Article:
is more to progress than meaningless construction projects
EDT10 | EDT
South China Morning Post
I would like to support the
comments made by Gordon Andreassend concerning the Hong Kong-Zhuhai-Macau
bridge ("Future generations will be saddled with consequences of
absurd bridge", August 30).
It is unfortunate that our
government equates progress with the spending of large sums of money
on road-building projects that destroy our environment.
This bridge is completely
unnecessary and will be a huge white elephant. The government should
be working to save money, not spend more of it.
Another meaningless road
the Hong Kong taxpayer will be saddled with is the new Central-Wan Chai
bypass, which will further impinge on our harbour.
With the recent building
of the International Commercial Centre in Kowloon, the amount of traffic
to Central will be reduced, not increased, so the perceived need for
the bypass is flawed.
Instead of building roads,
the government should look at ways of allowing people to walk along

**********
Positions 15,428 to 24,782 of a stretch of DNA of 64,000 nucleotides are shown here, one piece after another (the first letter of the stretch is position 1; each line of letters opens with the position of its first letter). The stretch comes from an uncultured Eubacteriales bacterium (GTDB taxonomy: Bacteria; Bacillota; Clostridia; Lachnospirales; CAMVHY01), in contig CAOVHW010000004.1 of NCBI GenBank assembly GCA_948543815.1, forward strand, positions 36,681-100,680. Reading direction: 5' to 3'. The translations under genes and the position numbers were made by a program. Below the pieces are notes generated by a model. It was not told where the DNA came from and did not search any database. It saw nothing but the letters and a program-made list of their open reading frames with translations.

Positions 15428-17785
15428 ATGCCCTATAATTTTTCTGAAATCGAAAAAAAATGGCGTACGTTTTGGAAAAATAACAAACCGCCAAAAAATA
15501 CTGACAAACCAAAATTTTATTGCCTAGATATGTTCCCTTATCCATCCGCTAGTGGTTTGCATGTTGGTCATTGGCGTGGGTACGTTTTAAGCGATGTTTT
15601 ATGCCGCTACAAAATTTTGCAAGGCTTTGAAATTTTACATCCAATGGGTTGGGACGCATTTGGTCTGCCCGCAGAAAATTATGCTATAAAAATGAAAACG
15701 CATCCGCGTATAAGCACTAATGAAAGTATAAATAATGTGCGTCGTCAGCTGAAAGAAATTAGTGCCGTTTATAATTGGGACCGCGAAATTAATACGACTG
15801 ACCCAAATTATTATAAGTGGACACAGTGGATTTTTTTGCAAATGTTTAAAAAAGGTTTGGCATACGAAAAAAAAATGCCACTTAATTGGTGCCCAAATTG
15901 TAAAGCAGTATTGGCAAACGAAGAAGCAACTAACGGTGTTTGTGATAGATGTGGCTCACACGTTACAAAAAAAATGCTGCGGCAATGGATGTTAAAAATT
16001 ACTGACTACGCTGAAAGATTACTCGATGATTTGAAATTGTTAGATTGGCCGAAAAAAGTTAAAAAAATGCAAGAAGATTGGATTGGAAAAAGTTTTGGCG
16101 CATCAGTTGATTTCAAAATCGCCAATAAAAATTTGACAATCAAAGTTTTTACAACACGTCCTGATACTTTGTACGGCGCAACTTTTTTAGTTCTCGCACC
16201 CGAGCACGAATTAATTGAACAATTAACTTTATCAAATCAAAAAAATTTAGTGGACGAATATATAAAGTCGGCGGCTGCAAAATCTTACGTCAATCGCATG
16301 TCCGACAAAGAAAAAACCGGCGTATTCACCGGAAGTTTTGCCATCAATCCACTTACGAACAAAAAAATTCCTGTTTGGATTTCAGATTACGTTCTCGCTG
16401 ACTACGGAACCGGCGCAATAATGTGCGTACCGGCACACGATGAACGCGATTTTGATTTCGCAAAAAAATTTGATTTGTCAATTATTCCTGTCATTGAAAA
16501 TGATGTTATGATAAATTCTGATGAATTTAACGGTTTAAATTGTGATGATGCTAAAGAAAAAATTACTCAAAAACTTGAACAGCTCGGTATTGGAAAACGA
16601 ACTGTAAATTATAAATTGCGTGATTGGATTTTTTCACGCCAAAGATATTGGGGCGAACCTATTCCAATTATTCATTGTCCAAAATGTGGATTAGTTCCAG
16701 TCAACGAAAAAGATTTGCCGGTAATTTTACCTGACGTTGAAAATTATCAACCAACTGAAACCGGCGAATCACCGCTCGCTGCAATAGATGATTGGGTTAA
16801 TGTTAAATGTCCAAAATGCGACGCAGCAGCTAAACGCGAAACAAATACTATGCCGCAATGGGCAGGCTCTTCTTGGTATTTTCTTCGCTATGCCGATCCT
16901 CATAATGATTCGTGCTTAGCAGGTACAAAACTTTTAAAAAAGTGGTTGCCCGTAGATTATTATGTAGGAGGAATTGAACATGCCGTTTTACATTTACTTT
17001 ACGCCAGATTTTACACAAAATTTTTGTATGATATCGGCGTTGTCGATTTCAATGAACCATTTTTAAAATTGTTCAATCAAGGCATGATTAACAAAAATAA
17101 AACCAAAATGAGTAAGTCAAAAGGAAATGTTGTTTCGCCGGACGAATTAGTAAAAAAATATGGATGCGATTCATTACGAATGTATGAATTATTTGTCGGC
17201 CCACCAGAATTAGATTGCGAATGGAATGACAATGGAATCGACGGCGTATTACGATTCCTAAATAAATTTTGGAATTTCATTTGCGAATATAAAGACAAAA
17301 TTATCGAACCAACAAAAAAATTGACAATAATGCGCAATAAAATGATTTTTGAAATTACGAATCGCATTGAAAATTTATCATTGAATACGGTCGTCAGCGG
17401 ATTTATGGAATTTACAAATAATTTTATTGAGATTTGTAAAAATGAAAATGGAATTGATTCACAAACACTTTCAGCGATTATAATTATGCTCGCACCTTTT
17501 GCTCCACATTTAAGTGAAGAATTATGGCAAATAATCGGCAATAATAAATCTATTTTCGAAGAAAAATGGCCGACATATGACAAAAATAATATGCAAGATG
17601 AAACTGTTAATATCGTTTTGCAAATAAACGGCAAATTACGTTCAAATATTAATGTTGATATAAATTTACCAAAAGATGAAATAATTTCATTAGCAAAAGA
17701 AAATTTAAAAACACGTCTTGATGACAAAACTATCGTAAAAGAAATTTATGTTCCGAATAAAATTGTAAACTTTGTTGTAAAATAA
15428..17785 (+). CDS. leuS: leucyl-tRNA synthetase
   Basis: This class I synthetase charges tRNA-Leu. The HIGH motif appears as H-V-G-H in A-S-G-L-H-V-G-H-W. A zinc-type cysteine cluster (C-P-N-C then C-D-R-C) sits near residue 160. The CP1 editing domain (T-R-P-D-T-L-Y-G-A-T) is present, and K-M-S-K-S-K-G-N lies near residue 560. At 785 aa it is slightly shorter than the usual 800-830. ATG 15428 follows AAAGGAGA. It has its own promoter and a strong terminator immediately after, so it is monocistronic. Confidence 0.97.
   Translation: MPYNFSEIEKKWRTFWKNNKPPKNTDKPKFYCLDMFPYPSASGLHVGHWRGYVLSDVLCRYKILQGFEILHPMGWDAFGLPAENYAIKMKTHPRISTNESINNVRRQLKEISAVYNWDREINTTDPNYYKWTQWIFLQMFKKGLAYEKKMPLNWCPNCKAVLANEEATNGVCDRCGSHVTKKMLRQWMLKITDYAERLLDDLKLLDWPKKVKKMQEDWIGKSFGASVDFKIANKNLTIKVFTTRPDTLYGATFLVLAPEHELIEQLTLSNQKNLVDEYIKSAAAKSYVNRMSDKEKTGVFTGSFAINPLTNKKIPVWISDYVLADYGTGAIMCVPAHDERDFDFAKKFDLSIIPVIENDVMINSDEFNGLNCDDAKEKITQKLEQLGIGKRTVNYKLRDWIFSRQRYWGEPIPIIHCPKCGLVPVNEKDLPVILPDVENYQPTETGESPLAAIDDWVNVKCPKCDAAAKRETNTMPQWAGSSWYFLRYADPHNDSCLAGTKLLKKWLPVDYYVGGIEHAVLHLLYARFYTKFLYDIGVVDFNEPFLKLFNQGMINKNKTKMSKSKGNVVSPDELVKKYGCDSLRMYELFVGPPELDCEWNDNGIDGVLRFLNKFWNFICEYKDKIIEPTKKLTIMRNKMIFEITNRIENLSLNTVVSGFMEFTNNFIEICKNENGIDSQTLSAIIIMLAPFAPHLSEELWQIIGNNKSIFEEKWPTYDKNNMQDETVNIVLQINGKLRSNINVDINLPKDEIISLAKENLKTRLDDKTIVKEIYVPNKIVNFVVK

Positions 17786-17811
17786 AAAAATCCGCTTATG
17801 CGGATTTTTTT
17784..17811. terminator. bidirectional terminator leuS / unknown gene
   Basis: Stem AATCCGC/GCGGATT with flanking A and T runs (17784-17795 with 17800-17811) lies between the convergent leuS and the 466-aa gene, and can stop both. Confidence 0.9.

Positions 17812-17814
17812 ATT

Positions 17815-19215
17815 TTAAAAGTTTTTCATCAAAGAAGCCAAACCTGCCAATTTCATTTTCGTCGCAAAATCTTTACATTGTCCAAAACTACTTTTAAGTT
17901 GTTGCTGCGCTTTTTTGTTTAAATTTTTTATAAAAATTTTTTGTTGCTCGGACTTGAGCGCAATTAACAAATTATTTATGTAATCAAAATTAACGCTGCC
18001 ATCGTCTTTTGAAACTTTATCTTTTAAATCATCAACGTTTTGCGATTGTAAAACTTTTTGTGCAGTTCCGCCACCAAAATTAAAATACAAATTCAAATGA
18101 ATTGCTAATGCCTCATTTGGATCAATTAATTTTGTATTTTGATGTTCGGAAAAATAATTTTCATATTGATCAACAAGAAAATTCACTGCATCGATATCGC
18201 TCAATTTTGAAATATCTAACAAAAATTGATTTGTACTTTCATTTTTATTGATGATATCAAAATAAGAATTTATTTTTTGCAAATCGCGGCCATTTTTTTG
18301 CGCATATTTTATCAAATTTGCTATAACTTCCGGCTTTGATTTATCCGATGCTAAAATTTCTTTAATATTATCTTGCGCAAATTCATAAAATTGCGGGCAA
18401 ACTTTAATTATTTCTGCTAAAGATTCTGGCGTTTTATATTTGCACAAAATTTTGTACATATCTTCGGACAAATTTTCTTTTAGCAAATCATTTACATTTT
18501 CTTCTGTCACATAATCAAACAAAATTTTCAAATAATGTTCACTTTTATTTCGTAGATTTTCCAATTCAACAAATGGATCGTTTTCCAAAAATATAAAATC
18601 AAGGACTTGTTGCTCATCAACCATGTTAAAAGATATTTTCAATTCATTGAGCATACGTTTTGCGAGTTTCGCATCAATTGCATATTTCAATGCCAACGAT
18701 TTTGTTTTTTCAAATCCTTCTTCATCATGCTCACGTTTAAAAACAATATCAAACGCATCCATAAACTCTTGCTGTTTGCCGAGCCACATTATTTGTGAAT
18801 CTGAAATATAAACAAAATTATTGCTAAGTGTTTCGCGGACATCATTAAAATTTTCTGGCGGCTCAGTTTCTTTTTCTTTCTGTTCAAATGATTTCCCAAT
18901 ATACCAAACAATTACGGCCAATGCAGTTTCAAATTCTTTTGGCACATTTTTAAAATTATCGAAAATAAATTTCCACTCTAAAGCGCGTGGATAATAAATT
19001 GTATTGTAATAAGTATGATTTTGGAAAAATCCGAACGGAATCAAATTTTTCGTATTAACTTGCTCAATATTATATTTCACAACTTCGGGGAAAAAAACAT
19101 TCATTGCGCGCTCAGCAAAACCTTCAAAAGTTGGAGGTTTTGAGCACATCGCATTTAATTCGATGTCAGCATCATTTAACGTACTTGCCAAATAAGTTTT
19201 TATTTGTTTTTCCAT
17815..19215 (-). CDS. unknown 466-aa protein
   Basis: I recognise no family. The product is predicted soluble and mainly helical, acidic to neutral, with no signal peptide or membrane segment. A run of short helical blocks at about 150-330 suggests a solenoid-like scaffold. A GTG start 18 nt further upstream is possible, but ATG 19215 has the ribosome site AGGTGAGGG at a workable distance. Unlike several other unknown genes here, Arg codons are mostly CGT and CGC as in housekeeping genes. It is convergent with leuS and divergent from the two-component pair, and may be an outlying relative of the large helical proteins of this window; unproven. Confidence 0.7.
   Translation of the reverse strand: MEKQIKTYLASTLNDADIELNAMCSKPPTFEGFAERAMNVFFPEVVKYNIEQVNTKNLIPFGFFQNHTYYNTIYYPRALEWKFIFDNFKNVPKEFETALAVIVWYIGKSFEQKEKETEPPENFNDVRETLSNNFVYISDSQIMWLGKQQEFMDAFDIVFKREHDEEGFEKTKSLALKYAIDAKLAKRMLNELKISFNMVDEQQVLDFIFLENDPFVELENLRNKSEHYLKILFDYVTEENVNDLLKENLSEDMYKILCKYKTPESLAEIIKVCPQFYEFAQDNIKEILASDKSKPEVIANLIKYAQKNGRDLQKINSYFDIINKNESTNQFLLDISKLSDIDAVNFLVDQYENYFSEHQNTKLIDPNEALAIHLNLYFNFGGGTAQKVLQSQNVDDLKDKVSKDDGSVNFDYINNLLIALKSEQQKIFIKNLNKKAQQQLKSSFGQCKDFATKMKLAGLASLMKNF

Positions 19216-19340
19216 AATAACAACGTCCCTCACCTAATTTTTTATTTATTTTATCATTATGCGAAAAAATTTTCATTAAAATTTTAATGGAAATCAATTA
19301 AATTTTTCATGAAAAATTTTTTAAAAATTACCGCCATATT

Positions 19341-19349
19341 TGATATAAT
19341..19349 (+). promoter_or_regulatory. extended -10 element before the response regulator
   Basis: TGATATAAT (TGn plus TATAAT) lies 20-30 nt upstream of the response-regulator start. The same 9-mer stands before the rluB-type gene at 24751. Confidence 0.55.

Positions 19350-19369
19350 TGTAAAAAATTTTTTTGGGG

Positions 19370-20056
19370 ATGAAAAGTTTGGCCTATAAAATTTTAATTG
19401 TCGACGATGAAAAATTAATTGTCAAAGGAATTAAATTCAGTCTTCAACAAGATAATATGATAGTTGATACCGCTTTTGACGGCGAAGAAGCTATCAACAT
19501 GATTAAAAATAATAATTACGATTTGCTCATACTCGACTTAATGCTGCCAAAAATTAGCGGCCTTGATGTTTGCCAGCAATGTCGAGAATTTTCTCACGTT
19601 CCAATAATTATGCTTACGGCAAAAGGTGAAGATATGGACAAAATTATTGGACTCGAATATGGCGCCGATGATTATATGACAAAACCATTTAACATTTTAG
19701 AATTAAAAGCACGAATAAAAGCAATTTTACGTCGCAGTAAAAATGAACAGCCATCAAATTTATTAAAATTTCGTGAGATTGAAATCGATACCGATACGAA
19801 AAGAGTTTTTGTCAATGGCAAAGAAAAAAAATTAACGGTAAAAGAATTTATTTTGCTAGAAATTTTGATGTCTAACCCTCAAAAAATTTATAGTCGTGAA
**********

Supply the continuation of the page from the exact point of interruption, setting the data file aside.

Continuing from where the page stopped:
the harbourfront, as other great cities have done.
No other city would even
contemplate building a highway along its waterfront. A long walkway
with cafes and bars would be a much better way of spending the money
that has been earmarked for the bypass. This could be done on Kowloon
side too with a walkway with facilities such as cycle paths running
from Tsim Sha Tsui towards Tsuen Wan.
Finally I feel for the inhabitants
of Lamma, which has been targeted by a developer for a resort.
One of the best things about
travelling to Yung Shue Wan is the fact that it is relatively undeveloped
and has a character of its own.
I do hope the government
will put a stop to this monstrous scheme. At the same time it should
kill the idea of the piazza planned for the site of the Tsim Sha Tsui
bus terminus at the Star Ferry. Do we really need more shops?
The government needs to focus
on taking care of what little culture, heritage and history remains
in Hong Kong, instead of keeping the construction industry busy with
meaningless projects and giving developers the freedom to destroy the
Martin Reynolds, Tai Kok